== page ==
5 Tips for Founders: How to Show Up for Your Startup During COVID-19
Updated: Apr 2
By: Shai Tamary
In times like these, the old Yiddish proverb “We plan, God laughs” rings with a certain ‘told-you-so’ acerbity we just can’t ignore. Sure, you could argue that when it comes to running a startup, one should always expect the unexpected. But the havoc wreaked by the Coronavirus pandemic has taken the unforeseen to a whole new level of unexpected.
At NUMA New York, an accelerator for international startups expanding to the US, the #1 question we’ve been getting from our startup founders is “What do I do now?” And though we certainly don’t claim to have the answers to everything, the way we see it, you have two choices: Give up or show up.
Whichever one you choose, commit to it 100%.
For those of you that have opted for the latter, here are 5 tips for showing up fully and authentically for your startup:
Look for the business opportunity Before you dig yourself into a hole of sorrow and regret, ask yourself, “How can I flip this negative situation into a positive one?” It’s no secret that certain industries are thriving in the wake of the pandemic, so how can you reposition your company to align with the issues these industries are mitigating? Perhaps your product can directly or indirectly help with remote work, remote health/wellness, remote education, or remote communication. Once you’ve honed in on your solution’s COVID-19 related value-prop, the next step is communicating it to your potential clients and partners in a way that is empathetic and attentive to their needs. This isn’t a time to sell anyone on anything. It’s a time to listen and act on the signals of change.
Be adaptable One of the greatest competitive advantages young startups have is their innate malleability. As much as we would all like to have a strategic plan that we can follow impeccably to achieve forecasted returns no matter what, this isn’t always the case. In turbulent moments like these, business models, strategies, and routines become obsolete, and only those who are able to throw out their neatly articulated game plans, decode the external environment, and act quickly and intelligently emerge victorious. Being adaptable inherently means having a high level of trust among your team by encouraging knowledge flow, autonomy, and risk-taking. Yes, experimentation necessarily produces failure. Failure is fine. The more important measure is how quickly you are able to bounce back from failure and implement your learnings.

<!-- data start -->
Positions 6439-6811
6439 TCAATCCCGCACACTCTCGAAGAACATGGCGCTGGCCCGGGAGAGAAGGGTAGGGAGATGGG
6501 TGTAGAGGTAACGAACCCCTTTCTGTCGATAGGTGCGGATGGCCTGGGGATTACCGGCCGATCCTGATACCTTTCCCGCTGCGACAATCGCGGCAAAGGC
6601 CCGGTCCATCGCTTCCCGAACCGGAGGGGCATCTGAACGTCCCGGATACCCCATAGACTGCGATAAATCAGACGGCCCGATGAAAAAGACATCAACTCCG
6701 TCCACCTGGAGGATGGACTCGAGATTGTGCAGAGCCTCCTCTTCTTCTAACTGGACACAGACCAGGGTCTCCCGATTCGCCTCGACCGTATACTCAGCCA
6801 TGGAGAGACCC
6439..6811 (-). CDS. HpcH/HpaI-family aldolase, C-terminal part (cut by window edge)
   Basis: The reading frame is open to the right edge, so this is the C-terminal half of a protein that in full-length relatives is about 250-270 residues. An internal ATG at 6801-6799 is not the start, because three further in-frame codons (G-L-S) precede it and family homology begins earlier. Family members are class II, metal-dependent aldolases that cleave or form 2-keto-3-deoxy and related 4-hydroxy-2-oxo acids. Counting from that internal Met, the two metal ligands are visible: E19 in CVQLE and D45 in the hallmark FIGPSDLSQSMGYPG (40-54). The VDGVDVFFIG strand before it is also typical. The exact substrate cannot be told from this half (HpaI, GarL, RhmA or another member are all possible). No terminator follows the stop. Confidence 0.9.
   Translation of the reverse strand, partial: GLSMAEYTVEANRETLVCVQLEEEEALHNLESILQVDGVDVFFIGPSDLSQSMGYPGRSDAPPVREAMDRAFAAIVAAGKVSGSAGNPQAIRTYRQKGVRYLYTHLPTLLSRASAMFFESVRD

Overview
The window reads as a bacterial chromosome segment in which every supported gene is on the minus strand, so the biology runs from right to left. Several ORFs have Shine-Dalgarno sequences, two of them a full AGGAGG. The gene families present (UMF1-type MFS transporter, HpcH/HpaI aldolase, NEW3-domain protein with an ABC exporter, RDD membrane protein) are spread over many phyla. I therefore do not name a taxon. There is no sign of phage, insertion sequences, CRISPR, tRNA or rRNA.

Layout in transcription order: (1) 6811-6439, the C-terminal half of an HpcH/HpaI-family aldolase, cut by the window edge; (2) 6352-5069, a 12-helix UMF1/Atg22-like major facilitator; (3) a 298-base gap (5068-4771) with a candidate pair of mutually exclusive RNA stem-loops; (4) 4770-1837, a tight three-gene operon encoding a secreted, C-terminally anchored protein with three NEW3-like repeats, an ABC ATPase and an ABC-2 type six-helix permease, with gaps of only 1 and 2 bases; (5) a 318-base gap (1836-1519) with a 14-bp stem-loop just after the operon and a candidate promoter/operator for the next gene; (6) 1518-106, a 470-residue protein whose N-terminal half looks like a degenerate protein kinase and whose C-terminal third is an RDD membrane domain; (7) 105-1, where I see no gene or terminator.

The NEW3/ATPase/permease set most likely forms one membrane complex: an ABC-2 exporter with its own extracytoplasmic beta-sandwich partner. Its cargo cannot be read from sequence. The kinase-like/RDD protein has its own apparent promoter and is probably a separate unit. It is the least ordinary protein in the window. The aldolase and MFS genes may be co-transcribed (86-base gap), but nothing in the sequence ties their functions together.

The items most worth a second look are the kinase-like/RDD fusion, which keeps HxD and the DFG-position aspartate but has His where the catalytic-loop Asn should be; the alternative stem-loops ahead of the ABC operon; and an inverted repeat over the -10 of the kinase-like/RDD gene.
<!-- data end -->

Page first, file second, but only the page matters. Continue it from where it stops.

Ask for help A good place to start is this toolkit we developed detailing COVID19 funding and resources for SMBs. Remember: We’re all on the same boat. Entrepreneurs all over the world are going through the same challenges you are. Reach out to your peers, mentors, and entrepreneurial networks to ask how they’re coping with the situation. You’d be surprised how willing people are to help you if you just ask.
Help others While it’s important to know how to ask for help, it’s just as important (if not more) to show up for other people during their moments of hardship. Reach out to other businesses and members of your community and ask how you can help them. Show your clients that you care by writing them a thoughtful message or even by offering your services for free (for a limited time of course). They say that crisis reveals character. Take this moment as an opportunity to prove to your clients, partners, and investors that you are there for them even when you don’t need to be. Save up your good karma for a rainy day.
Stay positive Demonstrate the leadership your team needs during this stressful time by staying positive yet prudent. It’s ok to admit you don’t have everything under control, because you don’t. If the coronavirus pandemic was in your control, we wouldn’t be in this mess. As Reinhold Niebuhr famously said, “Grant me the serenity to accept the things I cannot change, the courage to change the things I can, and the wisdom to know the difference.” There are plenty of things that are still in your control, namely, how you choose to react in this situation. Your employees are looking to you to see how you react and what it will mean for them. If you remain positive, you will give them the confidence boost they need to remain focused and effective.
Final thoughts: How you show up in this moment will not only define the type of leader you are, but also, the very survival of your company. So, yes, the stakes are high. While these 5 tips aren’t ground breaking, in times of crisis, taking even the most basic, common sense actions can feel difficult. Every morning, we must make the conscious decision to show up for ourselves and for each other. We will get through this challenging time together, and we will emerge more intentional, thoughtful, and united because of it.
Please feel free to leave a comment below if there are any additional resources you’d like to share with the community, or if the NUMA team can support you in any way.
Wishing you and your loved ones good health!
Link to original Medium Post